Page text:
Maximising carbon stock and multi-taxa diversity in European temperate forests: can we fill two needs with one deed?
Sabatini, F. M., De Andrade, R., Paillet, Y., Odor, P., Bouget, C., Campagnaro, T., Gosselin, F., Janssen, P., Mattioli, W., Nascimbene, J., Sitzia, T., Kuemmerle, T. and Burrascano, S. (2018). Maximising carbon stock and multi-taxa diversity in European temperate forests: can we fill two needs with one deed?. 5th European Congress of Conservation Biology. doi: 10.17011/conference/eccb2018/107288
© the Authors, 2018
Understanding how forest biodiversity and carbon stocks can be simultaneously maintained or enhanced is crucial for the development of effective forest management strategies and policies aimed at halting biodiversity loss under climate and land use change. Many existing policies and strategies assume that forests hosting high carbon stocks provide co-benefits in terms of high biodiversity. While this relationship has been demonstrated in tropical forests, it has not been rigorously assessed in temperate forests, and further research is needed to understand how carbon stock and biodiversity covary, and whether non-linearities, community thresholds and variability across taxa exist. We built a comprehensive biodiversity dataset including six taxonomical groups (beetles, birds, bryophytes, fungi, lichens, and vascular plants) distributed over 352 plots representing three forest types, in 22 distinct study areas across three European countries (France, Hungary and Italy). We used Boosted Regression Trees and Threshold Indicator Taxa ANalysis (TITAN) to address three questions: (1) is there a positive relationship between overall multi-taxa diversity (multidiversity) and aboveground carbon stocks in European temperate forests? (2) Are there nonlinearities or thresholds (e.g. synchronous change-points in species composition) along the carbon stock gradient we considered, and are they consistent across taxonomical groups and forest types? (3) How do individual species respond to increasing aboveground carbon and how does the proportion of species with positive (win-win species) or negative (trade-off species) relationships vary across taxonomical groups? We found neither higher multidiversity, nor a consistently higher number of species across the six taxonomical groups in forests storing higher aboveground carbon. We found evidence for synchronous change-points in community composition along the carbon gradient, although these were neither consistent, nor equally abrupt across taxonomical groups and forest types. For all taxonomical groups except lichens, trade-off species markedly decreased at carbon stocks between 80 and 110 Mg/ha, roughly corresponding to the canopy closure phase of the forest stand development. The turnover between trade-off and win-win species was gradual along the carbon gradient, and the proportion of these two groups of species varied across taxonomical groups, and forest types. Maximizing forest carbon storage may not benefit all facets of biodiversity at the same time, although it may enhance some specific taxa and functional groups. Explicitly distinguishing between win-win and trade-off species, and considering taxon-specific community change-points along the carbon gradient could provide a conceptual basis for forest managers to operatively reconcile biodiversity conservation and carbon stock retention. ...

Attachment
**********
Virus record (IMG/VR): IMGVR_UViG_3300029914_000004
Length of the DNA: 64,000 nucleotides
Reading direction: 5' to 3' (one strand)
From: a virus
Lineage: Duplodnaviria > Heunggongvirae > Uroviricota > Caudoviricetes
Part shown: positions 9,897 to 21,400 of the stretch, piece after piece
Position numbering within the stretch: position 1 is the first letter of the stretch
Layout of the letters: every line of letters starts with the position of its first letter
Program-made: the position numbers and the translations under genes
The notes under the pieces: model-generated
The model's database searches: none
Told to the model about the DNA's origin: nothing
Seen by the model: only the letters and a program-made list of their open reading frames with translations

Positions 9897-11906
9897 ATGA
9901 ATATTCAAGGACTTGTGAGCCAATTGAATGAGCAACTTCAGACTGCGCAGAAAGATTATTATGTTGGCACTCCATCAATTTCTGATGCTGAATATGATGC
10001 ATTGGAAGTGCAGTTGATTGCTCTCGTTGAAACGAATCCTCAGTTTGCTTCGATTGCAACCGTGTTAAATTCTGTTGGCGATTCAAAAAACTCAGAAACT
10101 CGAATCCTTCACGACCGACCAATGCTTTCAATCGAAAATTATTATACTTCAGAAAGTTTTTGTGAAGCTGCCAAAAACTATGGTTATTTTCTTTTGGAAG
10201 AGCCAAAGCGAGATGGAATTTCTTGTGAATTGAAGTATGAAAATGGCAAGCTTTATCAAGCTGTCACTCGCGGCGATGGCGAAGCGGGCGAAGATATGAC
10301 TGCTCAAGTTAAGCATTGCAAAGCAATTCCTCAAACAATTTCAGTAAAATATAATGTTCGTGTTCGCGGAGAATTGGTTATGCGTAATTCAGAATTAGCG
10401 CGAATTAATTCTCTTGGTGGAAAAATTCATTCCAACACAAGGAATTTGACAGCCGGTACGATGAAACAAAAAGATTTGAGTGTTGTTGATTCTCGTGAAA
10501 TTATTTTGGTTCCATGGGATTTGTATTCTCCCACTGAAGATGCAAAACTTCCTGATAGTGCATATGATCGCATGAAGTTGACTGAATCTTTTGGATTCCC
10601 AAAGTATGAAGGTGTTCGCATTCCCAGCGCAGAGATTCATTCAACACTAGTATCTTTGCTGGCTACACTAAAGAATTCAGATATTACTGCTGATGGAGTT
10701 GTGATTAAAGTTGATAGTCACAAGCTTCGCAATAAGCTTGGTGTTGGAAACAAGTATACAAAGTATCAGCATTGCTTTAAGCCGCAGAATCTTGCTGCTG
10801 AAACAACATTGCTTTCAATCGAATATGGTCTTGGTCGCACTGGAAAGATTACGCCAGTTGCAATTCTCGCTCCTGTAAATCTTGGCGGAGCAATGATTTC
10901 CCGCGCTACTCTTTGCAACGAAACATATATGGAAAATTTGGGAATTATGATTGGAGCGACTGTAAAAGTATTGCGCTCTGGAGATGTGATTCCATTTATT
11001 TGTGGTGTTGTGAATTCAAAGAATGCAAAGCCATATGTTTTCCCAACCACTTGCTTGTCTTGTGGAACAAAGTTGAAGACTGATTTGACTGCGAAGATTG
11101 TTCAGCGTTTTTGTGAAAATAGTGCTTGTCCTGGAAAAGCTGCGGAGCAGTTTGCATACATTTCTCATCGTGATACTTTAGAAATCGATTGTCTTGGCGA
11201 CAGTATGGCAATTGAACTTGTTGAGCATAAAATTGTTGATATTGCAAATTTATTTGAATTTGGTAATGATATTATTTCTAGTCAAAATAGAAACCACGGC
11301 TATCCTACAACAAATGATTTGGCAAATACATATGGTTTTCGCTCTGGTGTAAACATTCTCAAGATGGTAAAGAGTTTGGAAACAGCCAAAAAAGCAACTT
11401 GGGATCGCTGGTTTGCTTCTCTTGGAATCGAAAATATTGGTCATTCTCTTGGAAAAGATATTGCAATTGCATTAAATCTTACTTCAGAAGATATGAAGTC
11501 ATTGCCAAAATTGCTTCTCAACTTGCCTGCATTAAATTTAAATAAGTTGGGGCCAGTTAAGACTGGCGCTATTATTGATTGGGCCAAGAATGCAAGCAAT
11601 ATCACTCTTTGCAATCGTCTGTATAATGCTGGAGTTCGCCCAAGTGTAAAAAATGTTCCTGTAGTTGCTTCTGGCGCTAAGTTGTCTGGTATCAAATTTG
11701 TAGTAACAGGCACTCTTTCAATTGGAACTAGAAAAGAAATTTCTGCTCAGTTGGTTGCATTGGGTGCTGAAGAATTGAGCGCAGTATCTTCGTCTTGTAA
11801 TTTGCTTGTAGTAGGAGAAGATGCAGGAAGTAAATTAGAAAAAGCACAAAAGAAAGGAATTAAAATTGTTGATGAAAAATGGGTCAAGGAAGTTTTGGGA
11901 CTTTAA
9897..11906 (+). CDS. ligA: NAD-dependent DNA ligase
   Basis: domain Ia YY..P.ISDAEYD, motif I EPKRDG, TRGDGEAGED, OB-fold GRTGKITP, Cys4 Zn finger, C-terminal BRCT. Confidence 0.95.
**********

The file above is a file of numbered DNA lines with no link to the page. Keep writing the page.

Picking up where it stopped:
PublisherOpen Science Centre, University of Jyväskylä
ConferenceECCB2018: 5th European Congress of Conservation Biology. 12th - 15th of June 2018, Jyväskylä, Finland
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- ECCB 2018